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Holden grey motor speed/power record holders


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#1 theotherharv

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Posted 13 June 2018 - 01:20

Gents,

 

I am currently building a Holden grey motor project, and would like to set myself some targets. I am interested in collecting the fastest Holden grey motor performances known. Happy to entertain records set in Holden-bodied and non-Holden-bodied vehicles.

 

Many performances are subject to speculation, and as the old t-shirt says “the older I get, the faster I was”. Interested in performances that can in some way be verified.

 

Listed below is what I know so far:

Land speed: Dennis Boundy #283 Norman-blown FJ Holden sedan, Lake Gairdner Great White Dyno. XO/PRO class March 2006 @ 113.075mph and XO/BVGC class March 2009 @ 113.478. Records held by DLRA (https://www.dlra.org.au/index.htm).

 

Drag racing: Bob Hamilton “Captain Nitrous” FJ Holden sedan, Willowbank Raceway January 1989, 12.98s Source: Street Machine Hotrod Ledgends January 2008 (http://www.thegreymo...in-nitrous.html). Legend has it that this record has been recently eclipsed by Mark Riek (see below) at 12.78s, though I need to verify.

 

Dynanometer: Mark Riek, MUX53 turbocharged EFI FX Holden utility, 204rwhp. Source: Street Machine July 2017 (https://www.whichcar...-the-dyno-video)

 

Your views on contenders for these titles (or additions for circuit, hillclimb or marine) appreciated.

 

Cheers,

Harv



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#2 theotherharv

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Posted 13 June 2018 - 03:37

A rather fast update. Have now seen the timeslip for Mark Riek’s run. Would propose:

 

Drag racing: Mark Riek MUX53 turbo EFI FX utility, Willowbank Raceway October 2017, 12.78s (source: timeslip).

 

Cheers,

Harv



#3 theotherharv

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Posted 14 June 2018 - 19:47

Another one to add to the land speed category:

 

Bob Telford, #1160 “2015 Special” grey motored bellytank, Lake Gairdner Great White Dyno March 2018, XO/GL class @ 133.254mph.

 

Cheers,

Harv



#4 Lee Nicolle

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Posted 18 June 2018 - 03:22

The salt must drag power, as 113mph is really quite slow. FJ racers talk higher speeds than that in the 50s. And Jack Myers car should have been far quicker in that period as well. Especially with the Waggott engine. And 200hp grey motors too have been around for 50+ years. Dragsters, drag tintops, midgets, FJ racing and speedway sedans among others. Plenty used quite a deal of boost where allowed.

Reliability however another story! A LOT of destroyed engines! 



#5 Ray Bell

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Posted 19 June 2018 - 10:15

50 years ago the best iron-headed grey motors were giving about 155hp when bored to 2.6-litres...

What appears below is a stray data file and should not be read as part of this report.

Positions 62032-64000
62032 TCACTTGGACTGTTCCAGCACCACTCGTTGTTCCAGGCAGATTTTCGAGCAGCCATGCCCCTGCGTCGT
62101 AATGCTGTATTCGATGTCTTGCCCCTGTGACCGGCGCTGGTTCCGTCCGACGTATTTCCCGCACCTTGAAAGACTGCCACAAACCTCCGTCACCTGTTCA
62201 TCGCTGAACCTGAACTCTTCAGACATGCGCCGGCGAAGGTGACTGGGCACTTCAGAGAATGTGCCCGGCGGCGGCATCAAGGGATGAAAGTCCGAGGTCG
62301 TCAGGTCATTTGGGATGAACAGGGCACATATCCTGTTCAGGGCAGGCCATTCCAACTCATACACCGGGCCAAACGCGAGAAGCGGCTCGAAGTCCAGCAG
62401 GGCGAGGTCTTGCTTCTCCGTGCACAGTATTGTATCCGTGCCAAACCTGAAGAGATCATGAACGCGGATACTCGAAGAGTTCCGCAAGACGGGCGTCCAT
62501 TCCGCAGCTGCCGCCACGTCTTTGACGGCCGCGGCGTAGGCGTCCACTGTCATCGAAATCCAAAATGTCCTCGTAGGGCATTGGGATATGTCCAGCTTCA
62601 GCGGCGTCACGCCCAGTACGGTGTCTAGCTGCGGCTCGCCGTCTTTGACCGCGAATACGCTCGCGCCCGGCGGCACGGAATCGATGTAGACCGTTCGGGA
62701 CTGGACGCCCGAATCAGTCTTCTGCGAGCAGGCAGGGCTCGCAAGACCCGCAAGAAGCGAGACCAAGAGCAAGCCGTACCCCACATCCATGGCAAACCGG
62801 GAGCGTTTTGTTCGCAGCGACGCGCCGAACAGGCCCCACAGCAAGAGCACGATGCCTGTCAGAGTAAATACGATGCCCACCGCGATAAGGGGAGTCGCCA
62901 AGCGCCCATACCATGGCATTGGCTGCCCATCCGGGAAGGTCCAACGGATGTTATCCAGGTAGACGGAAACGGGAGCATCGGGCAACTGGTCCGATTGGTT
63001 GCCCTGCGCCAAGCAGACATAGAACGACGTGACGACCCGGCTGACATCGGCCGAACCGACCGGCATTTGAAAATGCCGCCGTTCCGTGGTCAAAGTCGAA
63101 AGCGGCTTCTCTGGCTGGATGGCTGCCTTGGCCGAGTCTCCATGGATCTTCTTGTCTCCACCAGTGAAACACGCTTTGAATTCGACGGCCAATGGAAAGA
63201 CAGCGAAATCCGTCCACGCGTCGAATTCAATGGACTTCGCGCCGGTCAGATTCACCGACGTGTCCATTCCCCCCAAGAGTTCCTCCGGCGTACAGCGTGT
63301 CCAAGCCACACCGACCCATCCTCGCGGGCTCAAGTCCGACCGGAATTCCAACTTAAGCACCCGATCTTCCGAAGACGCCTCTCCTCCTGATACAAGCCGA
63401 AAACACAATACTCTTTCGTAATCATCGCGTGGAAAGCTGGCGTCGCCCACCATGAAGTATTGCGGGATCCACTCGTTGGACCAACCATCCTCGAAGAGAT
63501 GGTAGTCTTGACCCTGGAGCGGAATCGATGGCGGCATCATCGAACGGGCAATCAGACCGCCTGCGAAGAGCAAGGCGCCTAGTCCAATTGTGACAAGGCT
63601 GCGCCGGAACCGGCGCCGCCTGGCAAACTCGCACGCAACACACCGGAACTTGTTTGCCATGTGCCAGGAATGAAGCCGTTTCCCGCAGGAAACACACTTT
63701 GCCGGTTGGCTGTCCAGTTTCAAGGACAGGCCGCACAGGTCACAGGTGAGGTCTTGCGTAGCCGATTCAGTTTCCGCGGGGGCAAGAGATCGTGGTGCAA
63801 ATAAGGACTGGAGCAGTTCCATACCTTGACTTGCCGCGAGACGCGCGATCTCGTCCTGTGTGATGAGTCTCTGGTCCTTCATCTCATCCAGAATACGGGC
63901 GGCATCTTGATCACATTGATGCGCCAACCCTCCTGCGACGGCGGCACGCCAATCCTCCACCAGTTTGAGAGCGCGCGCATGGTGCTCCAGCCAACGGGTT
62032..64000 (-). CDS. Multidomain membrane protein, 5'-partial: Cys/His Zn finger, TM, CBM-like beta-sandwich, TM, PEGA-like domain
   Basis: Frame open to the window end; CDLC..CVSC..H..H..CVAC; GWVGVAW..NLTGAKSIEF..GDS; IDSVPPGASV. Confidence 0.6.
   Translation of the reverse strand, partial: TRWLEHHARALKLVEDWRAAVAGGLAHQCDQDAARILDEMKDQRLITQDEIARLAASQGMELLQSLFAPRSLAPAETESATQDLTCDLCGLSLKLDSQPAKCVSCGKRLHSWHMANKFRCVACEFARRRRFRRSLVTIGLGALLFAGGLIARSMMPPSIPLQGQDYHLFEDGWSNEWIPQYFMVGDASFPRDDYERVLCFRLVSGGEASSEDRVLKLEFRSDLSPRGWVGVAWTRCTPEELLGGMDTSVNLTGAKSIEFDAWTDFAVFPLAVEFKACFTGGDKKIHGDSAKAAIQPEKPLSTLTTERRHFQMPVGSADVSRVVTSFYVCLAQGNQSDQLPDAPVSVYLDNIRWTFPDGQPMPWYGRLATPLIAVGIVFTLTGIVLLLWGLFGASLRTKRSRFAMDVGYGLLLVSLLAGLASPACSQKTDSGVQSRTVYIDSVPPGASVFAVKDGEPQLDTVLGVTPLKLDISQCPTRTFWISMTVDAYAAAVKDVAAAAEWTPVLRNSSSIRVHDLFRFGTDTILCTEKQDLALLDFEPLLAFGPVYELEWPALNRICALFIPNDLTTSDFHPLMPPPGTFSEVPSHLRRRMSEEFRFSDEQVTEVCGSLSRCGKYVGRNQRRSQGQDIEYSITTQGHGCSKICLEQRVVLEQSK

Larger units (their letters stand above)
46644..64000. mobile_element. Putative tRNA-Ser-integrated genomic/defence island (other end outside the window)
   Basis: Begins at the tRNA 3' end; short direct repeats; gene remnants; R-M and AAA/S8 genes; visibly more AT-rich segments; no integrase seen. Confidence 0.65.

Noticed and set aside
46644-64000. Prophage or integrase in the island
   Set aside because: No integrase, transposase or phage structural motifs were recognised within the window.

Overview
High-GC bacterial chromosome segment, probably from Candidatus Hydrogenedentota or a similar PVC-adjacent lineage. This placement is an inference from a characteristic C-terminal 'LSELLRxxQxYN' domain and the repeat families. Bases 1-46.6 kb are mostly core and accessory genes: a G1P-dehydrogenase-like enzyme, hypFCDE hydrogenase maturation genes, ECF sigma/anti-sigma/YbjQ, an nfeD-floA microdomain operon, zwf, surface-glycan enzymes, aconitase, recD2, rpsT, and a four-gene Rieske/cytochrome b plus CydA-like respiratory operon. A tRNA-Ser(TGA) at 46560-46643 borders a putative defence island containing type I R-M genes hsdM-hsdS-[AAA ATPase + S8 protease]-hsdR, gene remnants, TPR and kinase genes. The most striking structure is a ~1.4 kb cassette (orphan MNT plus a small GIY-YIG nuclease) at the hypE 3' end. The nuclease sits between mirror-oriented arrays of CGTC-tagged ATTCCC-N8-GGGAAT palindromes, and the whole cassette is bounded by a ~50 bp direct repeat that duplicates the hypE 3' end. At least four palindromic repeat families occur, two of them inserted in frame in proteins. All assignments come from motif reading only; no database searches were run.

I guess Repco heads and/or funny fuel might have been a bit more.

#6 Dick Willis

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Posted 19 June 2018 - 10:45

Now the original headed cars are good for about 180 in Historics with cranks and rods which weren't used 50 years ago and the Repcos seem to be good for another 30-40 bhp.



#7 theotherharv

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Posted 19 June 2018 - 20:36

Thanks guys - appreciated.

 

The search for documented grey motor performance is an interesting one. Some of the circuit/speedway performances are hard to tie down, as the nature of their runs is not always measurable (perhaps fastest time at a given circuit?). 

 

The 200hp figure is almost mythical in grey motor circles. What catches my eye is that the Captain Nitrous performance was long touted as the fastest grey quarter mile. Riek's run, on an engine dyno'd at 200 ponies, was 0.2 seconds faster. There are always differences in chassis, tyre, weight etc, though it would appear that (roughly) Captain Nitrous was at about the 200hp mark. If 200hp greys were (relatively) common, I would have thought there would have been more contenders knocking on the Captain's door.

 

Cheers,

Harv



#8 Ray Bell

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Posted 19 June 2018 - 21:15

Have you spoken to Ray Eldershaw?

He built the best there was (under Appendix J regulations) in 1960-61 and got close to Waggott's dyno at the time.

#9 Lee Nicolle

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Posted 19 June 2018 - 23:17

Now the original headed cars are good for about 180 in Historics with cranks and rods which weren't used 50 years ago and the Repcos seem to be good for another 30-40 bhp.

Cranks? They are using the same cranks and stroke in GpN as they used 50 years ago,, making said cranks 50 years older! I believe there is some better rods around but properly prepped OEM ones did the job,,, just! Pistons, yes but bloody expensive. I am trying to find some decent 179 ones and all I can get is forged at three times the cost of 202 ones.

Head work, cams and valvetrain improvements is where the extra power is coming from. And illegal, but necesary ignition mods. GpN must use original distributor and only recently have been allowed electronic. But A nooone makes one for greys B using a MSD style is still not legal.

Whereas good midget engines were on methanol and used a magneto. 



#10 Dale Harvey

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Posted 20 June 2018 - 03:45